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Europe - Reflecting on the motto of the General Chapter: an anthopological approach

Towards the General Chapter 2015:
Contributions of  the European Dehonian Theological Commission

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Mercy – an anthropological approach

Fr. Giuseppe Guglielmi, scj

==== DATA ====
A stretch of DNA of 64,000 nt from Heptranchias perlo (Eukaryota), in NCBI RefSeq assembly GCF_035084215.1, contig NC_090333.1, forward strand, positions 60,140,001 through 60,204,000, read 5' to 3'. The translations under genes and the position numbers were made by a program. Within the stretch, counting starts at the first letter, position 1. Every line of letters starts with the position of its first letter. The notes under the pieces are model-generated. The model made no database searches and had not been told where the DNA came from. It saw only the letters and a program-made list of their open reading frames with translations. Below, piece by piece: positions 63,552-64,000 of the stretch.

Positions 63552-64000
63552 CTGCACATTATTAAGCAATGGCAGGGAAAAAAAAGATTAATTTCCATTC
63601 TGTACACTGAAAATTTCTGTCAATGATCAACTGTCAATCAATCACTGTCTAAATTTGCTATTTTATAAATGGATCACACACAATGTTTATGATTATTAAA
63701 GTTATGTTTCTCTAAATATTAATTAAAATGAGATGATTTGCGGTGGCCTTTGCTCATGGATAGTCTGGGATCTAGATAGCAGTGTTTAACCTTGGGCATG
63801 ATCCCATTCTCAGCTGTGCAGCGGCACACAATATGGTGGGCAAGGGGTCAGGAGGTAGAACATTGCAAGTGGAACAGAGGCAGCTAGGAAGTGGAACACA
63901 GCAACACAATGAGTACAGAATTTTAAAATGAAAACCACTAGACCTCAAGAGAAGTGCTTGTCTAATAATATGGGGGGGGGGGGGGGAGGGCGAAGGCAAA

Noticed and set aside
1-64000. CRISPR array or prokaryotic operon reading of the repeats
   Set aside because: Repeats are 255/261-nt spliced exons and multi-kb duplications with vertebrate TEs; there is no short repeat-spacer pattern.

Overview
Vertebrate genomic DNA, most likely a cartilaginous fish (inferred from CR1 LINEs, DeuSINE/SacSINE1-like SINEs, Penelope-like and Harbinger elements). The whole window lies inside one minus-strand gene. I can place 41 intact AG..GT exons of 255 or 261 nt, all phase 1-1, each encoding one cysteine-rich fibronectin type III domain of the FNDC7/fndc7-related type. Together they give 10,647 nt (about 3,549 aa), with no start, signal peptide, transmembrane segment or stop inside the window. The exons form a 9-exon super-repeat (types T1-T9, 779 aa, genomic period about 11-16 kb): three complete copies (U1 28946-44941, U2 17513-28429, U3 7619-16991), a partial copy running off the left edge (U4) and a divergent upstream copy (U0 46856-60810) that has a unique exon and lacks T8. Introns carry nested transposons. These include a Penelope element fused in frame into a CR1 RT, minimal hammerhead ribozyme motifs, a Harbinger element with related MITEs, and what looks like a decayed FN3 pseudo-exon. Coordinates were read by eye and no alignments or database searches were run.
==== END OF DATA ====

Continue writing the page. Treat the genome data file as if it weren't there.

Merciful, in community with the poor - this is the motto of our general chapter. A theme that obviously can be reflected on through different interpretations and perspectives. Anthropologically that might mean reflecting on mercy as forgiveness. An interesting philosopher to follow on this point is Paul Ricoeur. Ricoeur works on two poles: the dialectic between memory and forgetting. And forgiveness is at the core of this dialectic. To avoid being weighed down by the past and thus with a memory of a burdensome past on the one hand, and to avoid the evanescent expectations of the future, we have to stay in the present. Thus, the present becomes a place of openness between the past and the future. In the present, conflicts can be worked through. According to Ricoeur a right memory is achieved through the work of forgiveness. Forgiveness is a kind of oblivion, we may say, an active forgetting. Forgiveness does not work on the criminal or hurting act, nor on the event itself that happened, but on the elaboration of its sense: on the one side, the right sense of forgiveness that seeks to rehabilitate the one who made a mistake, and, on the other side, the donor who forgives. In this sense, Ricoeur shows us a way, a perspective: to work on the sense of forgiveness means to work on the rehabilitation of the one who has done wrong. And in order to work on rehabilitation, we make good use of forgetting. A selective forgetting that erases some memories and a memory that builds on some other aspects. In this way, we can approach the theme of mercy in a philosophical perspective. But what does it say? It says that in our lives, in our communities, too, there are inevitable tensions and conflicts. And these conflicts can be worked through in a way that our historical heritage does not become a burden and weigh on us but that we can take on those forces, those elements which open the way to the future.